Empires of the Sea brings together studies of maritime empires from the Bronze Age to the Eighteenth Century. The volume aims to establish maritime empires as a category for the (comparative) study of premodern empires, and from a partly ‘non-western’ perspective. The book includes contributions on Mycenaean sea power, Classical Athens, the ancient Thebans, Ptolemaic Egypt, The Genoese Empire, power networks of the Vikings, the medieval Danish Empire, the Baltic empire of Ancien Régime Sweden, the early modern Indian Ocean, the Melaka Empire, the (non-European aspects of the) Portuguese Empire and Dutch East India Company, and the Pirates of Caribbean.

Source: Empires of the sea | Brill

The Archaeology of Afghanistan

Allchin, Raymond, Warwick Ball & Norman Hammond (eds.). 2019. The archaeology of Afghanistan from earliest times to the Timurid period. Edinburgh University Press.

Afghanistan is at the cultural crossroads of Asia, where the great civilisations of Mesopotamia and Iran, South Asia and Central Asia overlapped and sometimes conflicted. Its landscape embraces environments from the high mountains of the Hindu Kush to the Oxus basin and the great deserts of Sistan; trade routes from China to the Mediterranean, and from Central Asia to the Arabian Sea cross the country. It has seen the development of early agriculture, the spread of Bronze Age civilisation of Central Asia, the conquests of the Persians and of Alexander of Macedon, the spread of Buddhism and then Islam, and the empires of the Kushans, Ghaznavids, Ghurids and Timurids centred there, with ramifications across southern Asia. All of which has resulted in some of the most important, diverse and spectacular historical remains in Asia.

First published in 1978, this was the first book in English to provide a complete survey of the immensely rich archaeological remains of Afghanistan. The contributors, all acknowledged scholars in their field, have worked in the country, on projects ranging from prehistoric surveys to the study of Islamic architecture. It has now been thoroughly revised and brought up to date to incorporate the latest discoveries and research.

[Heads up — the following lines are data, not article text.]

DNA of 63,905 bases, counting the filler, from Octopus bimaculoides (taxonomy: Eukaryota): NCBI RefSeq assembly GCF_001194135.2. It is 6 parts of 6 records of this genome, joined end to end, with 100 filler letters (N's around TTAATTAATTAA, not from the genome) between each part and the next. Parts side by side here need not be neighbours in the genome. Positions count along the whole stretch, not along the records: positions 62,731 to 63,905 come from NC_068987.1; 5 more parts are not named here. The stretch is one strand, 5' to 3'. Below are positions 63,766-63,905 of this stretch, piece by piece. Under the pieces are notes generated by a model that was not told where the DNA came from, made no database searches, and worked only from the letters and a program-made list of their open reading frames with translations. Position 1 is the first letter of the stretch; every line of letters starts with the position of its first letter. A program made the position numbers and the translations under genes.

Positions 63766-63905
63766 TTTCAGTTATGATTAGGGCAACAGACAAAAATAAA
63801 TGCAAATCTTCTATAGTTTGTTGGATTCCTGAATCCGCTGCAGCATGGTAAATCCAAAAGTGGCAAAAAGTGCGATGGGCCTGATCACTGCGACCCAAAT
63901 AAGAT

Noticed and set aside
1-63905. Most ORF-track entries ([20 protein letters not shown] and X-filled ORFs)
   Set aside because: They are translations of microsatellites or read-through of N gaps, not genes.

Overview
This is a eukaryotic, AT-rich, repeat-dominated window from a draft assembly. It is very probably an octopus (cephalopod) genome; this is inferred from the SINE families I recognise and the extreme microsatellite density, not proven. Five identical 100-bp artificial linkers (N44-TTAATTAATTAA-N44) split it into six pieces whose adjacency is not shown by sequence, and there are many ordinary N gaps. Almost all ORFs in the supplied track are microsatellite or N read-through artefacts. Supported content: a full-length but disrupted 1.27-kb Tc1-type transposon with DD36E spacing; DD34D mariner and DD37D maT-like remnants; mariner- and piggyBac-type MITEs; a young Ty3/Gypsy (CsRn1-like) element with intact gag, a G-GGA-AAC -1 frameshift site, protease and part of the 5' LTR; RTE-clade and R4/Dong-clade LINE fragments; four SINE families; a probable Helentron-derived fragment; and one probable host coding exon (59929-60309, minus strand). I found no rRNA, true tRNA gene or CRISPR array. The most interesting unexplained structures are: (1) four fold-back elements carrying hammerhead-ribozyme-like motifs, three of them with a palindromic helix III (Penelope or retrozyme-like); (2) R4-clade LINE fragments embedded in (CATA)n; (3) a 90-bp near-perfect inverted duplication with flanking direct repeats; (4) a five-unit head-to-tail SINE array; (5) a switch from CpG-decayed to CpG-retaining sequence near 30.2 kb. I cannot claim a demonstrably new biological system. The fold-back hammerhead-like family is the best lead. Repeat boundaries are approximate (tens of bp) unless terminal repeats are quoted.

Table of contents

  • Notes on Contributors
  • List of Illustrations
  • Acknowledgements
  • Foreword, Mohammad Fahim Rahimi, Kabul Museum
  • Preface, Norman Hammond
  • Introduction to the first edition, Norman Hammond and Raymond Allchin
  • Introduction to the new edition, Warwick Ball
  • The Geographical Background, Sophia R. Bowlby and Kevin H. White
  • The Palaeolithic, Richard S. Davies
  • The development of the Oxus Civilisation north of the Hindu Kush, Henri-Paul Francfort, Bertille Lyonnet, Cameron Petrie and Jim G. Shaffer
  • The development of a ‘Helmand Civilisation’ south of the Hindu Kush, Jim G. Shaffer and Cameron Petrie
  • The Iron Age, Achaemenid and Hellenistic periods, Warwick Ball, Simon Glenn, Bertille Lyonnet, David W. Mac Dowall and Maurizio Taddei
  • From the Kushans to the Shahis, Warwick Ball, Olivier Bordeaux, David W. Mac Dowall, Nicholas Sims-Williams and Maurizio Taddei
  • From the Rise of Islam to the Mongol Invasion, Warwick Ball and Klaus Fischer
  • From the Mongols to the Mughals, Warwick Ball and Klaus Fischer
  • Conclusion, Raymond Allchin and Norman Hammond
  • Bibliography

A predominantly bibliographic blog for Iranian Studies